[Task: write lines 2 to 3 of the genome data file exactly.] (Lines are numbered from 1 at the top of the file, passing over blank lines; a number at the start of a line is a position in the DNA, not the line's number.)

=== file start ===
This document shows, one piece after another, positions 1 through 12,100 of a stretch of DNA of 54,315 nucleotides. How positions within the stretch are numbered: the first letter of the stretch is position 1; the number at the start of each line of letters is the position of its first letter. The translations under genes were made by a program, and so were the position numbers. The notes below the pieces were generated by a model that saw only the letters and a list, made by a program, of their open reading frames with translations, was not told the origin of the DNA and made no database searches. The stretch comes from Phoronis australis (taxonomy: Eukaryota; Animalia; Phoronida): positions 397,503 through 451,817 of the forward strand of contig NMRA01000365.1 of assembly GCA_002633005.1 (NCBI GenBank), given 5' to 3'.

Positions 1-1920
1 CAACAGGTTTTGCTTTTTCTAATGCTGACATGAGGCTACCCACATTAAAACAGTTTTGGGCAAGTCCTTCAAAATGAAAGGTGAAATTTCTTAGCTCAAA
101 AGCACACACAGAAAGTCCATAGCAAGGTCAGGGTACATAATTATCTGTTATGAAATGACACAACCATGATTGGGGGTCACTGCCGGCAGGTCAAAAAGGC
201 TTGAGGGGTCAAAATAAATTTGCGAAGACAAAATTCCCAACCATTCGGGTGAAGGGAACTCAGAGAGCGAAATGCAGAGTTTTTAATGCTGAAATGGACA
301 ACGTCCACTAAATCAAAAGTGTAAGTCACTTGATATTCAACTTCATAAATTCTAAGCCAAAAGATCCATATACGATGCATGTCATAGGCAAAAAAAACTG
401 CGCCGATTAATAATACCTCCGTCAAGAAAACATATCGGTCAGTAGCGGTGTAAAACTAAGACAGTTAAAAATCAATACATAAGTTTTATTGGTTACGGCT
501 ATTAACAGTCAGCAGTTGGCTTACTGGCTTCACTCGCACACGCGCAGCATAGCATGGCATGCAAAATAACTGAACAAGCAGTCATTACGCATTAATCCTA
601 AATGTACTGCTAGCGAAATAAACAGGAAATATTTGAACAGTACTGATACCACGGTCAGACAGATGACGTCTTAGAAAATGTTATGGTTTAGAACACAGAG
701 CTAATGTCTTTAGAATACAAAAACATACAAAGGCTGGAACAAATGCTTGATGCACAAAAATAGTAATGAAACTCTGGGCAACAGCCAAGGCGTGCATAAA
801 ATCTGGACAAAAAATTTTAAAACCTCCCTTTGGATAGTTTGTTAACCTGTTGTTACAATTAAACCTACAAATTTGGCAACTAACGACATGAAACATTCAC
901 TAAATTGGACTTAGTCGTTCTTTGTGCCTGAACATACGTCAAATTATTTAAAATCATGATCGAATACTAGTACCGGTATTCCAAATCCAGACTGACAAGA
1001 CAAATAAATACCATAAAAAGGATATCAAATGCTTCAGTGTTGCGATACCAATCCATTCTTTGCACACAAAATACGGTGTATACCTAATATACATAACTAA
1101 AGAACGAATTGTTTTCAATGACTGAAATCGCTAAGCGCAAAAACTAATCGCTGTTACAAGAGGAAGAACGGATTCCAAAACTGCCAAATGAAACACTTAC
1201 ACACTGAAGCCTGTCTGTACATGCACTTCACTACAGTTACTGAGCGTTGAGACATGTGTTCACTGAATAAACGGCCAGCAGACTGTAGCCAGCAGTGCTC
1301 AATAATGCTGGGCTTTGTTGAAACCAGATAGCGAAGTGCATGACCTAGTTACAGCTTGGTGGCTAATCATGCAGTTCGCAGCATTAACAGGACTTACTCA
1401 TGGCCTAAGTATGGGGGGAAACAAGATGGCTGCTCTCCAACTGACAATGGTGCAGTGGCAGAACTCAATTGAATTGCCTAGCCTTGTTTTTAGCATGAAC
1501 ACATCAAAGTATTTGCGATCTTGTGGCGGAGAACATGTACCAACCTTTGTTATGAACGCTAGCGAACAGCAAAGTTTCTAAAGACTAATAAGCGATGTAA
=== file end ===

Positions 1-1920
1 CAACAGGTTTTGCTTTTTCTAATGCTGACATGAGGCTACCCACATTAAAACAGTTTTGGGCAAGTCCTTCAAAATGAAAGGTGAAATTTCTTAGCTCAAA